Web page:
Here at Northeastern there are hundreds of great student organizations to get involved in! We want to highlight some organizations that you may not know, so we’re interviewing members of student organizations to learn a little bit about them and what their club is about. Tune in every week for a new post from The Club Chronicle!
The Club Chronicle Interview #19: Love Your Melon
Tell me about yourself and why you got involved in Love Your Melon.
My name is Amanda Marom and I’m a second year. I’m a business major, even though, due to the nature of our club, a lot of people are actually in nursing and health sciences. I joined Love Your Melon last fall because my od sister’s friend was the Vice President at Northeastern, and I was looking for things to get involved in. I was always involved in community service in high school and wanted to continue to be involved in college, but I found the club fair overwhelming and I didn’t even see Love Your Melon at it because there were so many things going on. I ended up not joining any community service clubs immediately because I was so overwhelmed by all of the different options. So, I joined a bit later in the fall that year after I found out about it from my sister’s friend. It sounded like an involved club and something I could put a lot of time into, which is what I was looking for. After that, I got more and more involved and then applied for the president role for this year, and now I’m president!
What kind of community service does Love Your Melon do?
Love Your Melon in general supports children battling cancer, as well as their families. We do a variety of things from small activities like making cards and sending them out, to bigger things like dressing up as superheroes and going to hospitals in the area to deliver Love Your Melon beanies to children.
Some Crew Members on Centennial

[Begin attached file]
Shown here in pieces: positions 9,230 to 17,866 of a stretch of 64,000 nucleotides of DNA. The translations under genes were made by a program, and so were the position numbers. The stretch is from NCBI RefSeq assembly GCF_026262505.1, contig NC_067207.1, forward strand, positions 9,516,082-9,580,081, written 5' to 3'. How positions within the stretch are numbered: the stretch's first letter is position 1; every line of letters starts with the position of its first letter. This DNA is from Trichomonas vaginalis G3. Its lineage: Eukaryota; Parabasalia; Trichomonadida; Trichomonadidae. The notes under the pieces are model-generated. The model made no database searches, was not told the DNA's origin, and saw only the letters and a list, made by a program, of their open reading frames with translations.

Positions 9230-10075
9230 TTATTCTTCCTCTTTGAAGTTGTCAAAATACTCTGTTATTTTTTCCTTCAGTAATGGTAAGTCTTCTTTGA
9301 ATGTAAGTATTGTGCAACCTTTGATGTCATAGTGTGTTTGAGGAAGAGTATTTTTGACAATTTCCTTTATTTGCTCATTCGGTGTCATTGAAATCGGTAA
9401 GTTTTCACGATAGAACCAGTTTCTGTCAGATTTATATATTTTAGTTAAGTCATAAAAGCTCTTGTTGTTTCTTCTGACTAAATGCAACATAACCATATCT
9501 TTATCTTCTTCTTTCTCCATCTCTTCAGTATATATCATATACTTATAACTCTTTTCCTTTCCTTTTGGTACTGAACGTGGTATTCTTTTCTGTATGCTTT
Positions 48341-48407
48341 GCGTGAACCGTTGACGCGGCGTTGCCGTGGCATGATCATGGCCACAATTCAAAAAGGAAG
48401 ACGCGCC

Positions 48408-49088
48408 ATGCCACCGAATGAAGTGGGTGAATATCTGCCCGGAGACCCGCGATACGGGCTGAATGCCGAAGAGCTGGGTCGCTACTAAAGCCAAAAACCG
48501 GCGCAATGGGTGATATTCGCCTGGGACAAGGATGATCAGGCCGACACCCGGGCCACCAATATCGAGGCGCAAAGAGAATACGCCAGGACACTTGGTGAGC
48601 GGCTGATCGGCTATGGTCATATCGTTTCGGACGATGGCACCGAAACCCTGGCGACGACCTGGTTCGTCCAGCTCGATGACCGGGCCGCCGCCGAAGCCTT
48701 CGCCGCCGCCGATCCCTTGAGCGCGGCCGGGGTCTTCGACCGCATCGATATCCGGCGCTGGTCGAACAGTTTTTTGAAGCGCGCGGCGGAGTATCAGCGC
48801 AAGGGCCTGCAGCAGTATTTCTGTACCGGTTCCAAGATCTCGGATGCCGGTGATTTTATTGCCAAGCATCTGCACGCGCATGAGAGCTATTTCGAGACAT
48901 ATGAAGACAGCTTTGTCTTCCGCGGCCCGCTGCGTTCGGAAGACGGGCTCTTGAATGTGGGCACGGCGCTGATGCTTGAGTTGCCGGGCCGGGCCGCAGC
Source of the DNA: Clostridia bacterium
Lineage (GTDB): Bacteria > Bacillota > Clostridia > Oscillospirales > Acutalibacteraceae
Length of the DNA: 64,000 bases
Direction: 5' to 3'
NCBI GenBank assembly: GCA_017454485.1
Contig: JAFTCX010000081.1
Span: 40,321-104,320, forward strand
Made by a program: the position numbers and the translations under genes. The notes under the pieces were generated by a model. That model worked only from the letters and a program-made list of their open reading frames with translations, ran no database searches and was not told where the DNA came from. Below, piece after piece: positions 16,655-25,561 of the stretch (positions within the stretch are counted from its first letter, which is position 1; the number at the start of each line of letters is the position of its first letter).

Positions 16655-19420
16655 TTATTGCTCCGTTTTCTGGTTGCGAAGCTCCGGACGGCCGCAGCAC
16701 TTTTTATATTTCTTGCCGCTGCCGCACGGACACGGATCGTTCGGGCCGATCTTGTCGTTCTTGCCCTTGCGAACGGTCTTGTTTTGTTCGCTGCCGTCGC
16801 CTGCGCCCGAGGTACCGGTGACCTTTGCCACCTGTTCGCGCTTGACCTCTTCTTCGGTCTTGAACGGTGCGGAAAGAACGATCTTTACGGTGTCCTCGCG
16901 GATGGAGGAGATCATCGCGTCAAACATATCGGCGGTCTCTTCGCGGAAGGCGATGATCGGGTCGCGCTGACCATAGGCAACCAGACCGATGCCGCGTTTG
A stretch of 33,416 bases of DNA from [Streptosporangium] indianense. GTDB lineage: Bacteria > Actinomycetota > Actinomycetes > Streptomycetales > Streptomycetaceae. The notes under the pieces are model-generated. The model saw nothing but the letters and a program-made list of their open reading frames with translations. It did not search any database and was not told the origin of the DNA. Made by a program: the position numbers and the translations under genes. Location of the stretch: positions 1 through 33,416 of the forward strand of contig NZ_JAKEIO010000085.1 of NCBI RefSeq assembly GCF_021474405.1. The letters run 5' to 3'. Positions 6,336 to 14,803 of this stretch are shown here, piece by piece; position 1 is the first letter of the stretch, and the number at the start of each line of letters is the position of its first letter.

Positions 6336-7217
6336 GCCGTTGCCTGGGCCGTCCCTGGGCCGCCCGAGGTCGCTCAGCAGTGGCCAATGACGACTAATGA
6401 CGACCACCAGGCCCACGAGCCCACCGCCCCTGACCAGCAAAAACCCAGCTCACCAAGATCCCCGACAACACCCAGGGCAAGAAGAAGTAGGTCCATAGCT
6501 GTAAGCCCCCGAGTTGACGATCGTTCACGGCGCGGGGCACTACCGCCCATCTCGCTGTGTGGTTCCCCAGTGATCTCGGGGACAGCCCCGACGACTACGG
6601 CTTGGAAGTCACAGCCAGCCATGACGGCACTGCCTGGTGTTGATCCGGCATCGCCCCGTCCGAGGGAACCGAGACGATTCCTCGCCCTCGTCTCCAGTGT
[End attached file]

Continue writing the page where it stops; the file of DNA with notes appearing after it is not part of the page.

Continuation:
Do you put on any events?
Not events in the same sense as some other organizations. We do table a lot and we have a swab drive coming up on campus, where we’ll be swabbing people to join the bone marrow registry. Recently, we’ve tried to create more positivity in the community, so we handed out bags of candy in Curry to try to get our name out there because a lot of people don’t know what we do or who we are — and also to brighten people’s days. We partner with 41 non-profits, because Love Your Melon is a national organization, and we also have a lot of ties to local non-profits who have similar missions to ours. Just like sororities have chapters so do we, Northeastern is just one of the Love Your Melon “Campus Crews”. Everything related to hospital visits will be coordinated by the people in charge of the campus crews, but I coordinate everything else on campus and within the Boston community.
How can students get involved?
This year we changed the structure of our club a bit so that it’s easy to get involved. It used to be capped at 30 students, and then we would have a few volunteers who wanted to be on the crew, but there wasn’t a clear definition of what a crew member is versus what a volunteer member is. This year I’ve defined it as: Crew members are people who are reached out to first for all volunteering opportunities and are expected to come to most if they’re available. It’s a group of 20 including our Eboard, and the number is set by the National Love Your Melon Organization. Crew members are the ones that can go on hospital visits because they did paperwork and got approved. Then we have a volunteer group. They are reached out to about 24 hours after the crew is about volunteering opportunities and anyone can join that. Volunteers aren’t required to hit any amount of hours or come to meetings, you give what you want to give. To get onto the crew basically it’s just volunteers who contribute a lot of time and show interest in being part of the crew; we re-evaluate everyone every semester. It’s easy to be on the volunteer list, just shoot me an email.
Crew Members on a visit to the Floating Hospital for Children in Boston
What is the email they should use to contact you?
It is firstname.lastname@example.org
Do you have social media accounts?
Yes, we have an Instagram and Facebook. We’re trying to use Facebook for creating and promoting events, and Instagram is more where we showcase pictures of what we’re doing. Our Instagram is @northeasternlymcrew and Facebook is Northeastern University Love Your Melon.